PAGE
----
The biggest advantage that Roth IRAs have over other types of retirement savings vehicles is that making contributions to a Roth offers the chance later in life to take tax-free withdrawals from your nest egg in retirement. However, although it's relatively easy to get tax-free treatment for Roth withdrawals, there are a few situations in which you can end up paying taxes when you take money out of a Roth. In some cases, all or part of the money you withdraw will be added to your taxable income, while in others, you might owe a penalty for taking a withdrawal.
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Most Roth withdrawals are not taxable
In general, you don't have to include Roth IRA withdrawals in taxable income in two instances. First, if the distributions are qualified under IRS rules, then they're tax-free. Also, even if the distributions aren't qualified, they're still tax-free to the extent that they represent a return of the contributions that you made.
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Qualified distributions include any withdrawal from your Roth that meets both of the following requirements:
- The withdrawal takes place after the end of the five-year period that started during the first tax year for which you made a Roth contribution.
- The withdrawal either occurs after you turn 59 1/2 or qualifies for exceptions to the general rule, including withdrawals made due to disability, for a first-home purchase, or to a beneficiary of the account after your death.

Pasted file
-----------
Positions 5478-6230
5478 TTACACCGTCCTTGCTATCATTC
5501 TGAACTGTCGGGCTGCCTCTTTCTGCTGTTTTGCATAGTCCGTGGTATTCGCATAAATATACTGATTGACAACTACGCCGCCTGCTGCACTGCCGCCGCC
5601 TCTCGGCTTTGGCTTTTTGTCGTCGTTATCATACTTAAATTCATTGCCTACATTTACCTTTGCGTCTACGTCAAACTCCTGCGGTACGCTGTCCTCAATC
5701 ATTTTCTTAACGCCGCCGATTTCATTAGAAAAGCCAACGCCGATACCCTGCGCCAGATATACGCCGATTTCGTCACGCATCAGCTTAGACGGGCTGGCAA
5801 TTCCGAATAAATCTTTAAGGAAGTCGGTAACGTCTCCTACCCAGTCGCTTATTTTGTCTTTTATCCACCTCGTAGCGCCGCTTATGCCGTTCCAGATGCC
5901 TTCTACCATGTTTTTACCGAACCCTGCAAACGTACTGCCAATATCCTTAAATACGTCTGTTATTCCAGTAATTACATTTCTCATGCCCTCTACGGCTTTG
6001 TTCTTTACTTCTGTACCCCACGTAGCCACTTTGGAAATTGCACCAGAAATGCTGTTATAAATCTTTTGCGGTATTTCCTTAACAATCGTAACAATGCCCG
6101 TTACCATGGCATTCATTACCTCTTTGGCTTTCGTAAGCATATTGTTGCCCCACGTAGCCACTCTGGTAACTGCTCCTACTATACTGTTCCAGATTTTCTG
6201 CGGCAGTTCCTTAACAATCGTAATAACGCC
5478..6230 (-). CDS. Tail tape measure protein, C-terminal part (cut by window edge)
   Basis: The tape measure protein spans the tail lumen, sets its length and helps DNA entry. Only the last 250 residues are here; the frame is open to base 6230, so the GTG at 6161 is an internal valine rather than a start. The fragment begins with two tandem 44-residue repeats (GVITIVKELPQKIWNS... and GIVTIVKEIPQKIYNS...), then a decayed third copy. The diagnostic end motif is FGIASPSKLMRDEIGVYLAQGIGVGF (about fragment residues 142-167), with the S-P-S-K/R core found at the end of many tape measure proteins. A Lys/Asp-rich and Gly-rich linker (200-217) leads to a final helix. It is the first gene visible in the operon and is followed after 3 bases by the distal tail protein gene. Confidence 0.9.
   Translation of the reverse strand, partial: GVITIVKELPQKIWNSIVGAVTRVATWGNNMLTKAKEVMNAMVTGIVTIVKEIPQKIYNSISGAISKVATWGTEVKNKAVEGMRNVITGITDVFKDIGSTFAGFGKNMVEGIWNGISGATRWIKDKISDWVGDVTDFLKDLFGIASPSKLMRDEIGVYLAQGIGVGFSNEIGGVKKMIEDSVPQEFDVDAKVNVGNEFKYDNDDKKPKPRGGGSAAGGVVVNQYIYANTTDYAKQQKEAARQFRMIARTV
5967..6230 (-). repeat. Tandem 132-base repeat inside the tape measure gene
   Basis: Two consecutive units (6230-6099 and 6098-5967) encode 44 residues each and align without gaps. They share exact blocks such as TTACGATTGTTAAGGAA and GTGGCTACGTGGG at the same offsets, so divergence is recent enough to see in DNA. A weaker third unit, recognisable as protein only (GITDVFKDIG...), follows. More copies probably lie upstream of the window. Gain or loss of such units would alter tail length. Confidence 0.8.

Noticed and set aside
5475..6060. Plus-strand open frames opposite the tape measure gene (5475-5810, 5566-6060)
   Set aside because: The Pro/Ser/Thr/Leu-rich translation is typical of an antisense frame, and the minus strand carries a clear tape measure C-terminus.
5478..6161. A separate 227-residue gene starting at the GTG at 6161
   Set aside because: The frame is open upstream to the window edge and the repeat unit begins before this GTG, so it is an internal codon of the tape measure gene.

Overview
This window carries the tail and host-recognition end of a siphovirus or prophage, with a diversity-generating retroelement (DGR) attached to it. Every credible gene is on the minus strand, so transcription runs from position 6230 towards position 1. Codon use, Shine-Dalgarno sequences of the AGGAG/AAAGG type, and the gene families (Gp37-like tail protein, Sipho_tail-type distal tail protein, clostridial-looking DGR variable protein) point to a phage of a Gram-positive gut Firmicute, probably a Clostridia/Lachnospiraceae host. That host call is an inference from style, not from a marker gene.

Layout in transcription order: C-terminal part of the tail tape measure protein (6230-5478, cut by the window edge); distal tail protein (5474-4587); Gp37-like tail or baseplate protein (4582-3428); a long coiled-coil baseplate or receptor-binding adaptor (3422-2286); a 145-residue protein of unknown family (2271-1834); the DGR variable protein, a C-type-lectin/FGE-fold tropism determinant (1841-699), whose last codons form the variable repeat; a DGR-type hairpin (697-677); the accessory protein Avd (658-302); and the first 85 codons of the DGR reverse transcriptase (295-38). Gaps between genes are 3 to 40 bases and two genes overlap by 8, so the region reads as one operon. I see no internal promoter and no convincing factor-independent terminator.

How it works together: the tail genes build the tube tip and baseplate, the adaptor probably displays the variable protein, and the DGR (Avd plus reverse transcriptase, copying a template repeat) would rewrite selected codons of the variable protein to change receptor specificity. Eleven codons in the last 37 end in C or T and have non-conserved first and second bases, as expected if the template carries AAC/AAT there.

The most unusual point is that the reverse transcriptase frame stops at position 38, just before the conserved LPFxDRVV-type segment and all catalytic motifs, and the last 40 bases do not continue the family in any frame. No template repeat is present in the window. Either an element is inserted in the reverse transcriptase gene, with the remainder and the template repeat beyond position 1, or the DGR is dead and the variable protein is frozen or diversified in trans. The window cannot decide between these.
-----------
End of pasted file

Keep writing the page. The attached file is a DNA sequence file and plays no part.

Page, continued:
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Therefore, as long as you've had a Roth long enough and are taking withdrawals in retirement, you'll usually be set with a qualified withdrawal that is tax-free and penalty-free.
Dealing with potentially taxable Roth withdrawals
However, even if your distribution isn't qualified, it still might not get taxed. Withdrawals are treated as coming first from the contributions that you made to the Roth, which was pre-tax money. Those distributions aren't subject to income tax, and the 10% penalty doesn't apply even if you take them out before reaching age 59 1/2.
Once you've taken out all of your contributions, withdrawals of the earnings that the Roth has generated are potentially subject to tax and penalties. However, a wider range of exceptions to the 10% penalty can prevent you from having to pay it in certain circumstances. For instance, withdrawals that go toward unreimbursed medical expenses exceeding 10% of adjusted gross income, medical insurance premiums during a period of unemployment, higher education expenses, or a series of substantially equal payments all qualify for an exception to the 10% penalty rules. You'll still have to include the withdrawals as income on your tax return because they're not qualified, but at least it eases the penalty burden.
Where things get particularly tricky is with Roth conversions from other types of retirement accounts. There, a separate five-year rule applies to each conversion. Take withdrawals before five years pass after a Roth conversion, and you'll owe the 10% penalty even if you'd otherwise be old enough to avoid it. To the extent that you included the converted amount in taxable income when you did the conversion, you don't have to include that money again as income when you withdraw it, and the ordering rules treat you as having taken the already-taxed portion before the untaxed portion. However, the application of the separate five-year rule complicates matters, making it far easier to wait and rely on the qualified distribution rules.
Be smart with your Roth
Roth IRAs are one of the only ways that retirement savers can enjoy truly tax-free income. However, you have to be careful to take advantage of the rules correctly in order to avoid taking distributions that should be free of tax and instead transforming them into taxable events. If you keep these rules in mind, you should be able to ensure that you'll have full access to your Roth IRA money without having the tax man lying in wait for a share of your hard-earned retirement savings.
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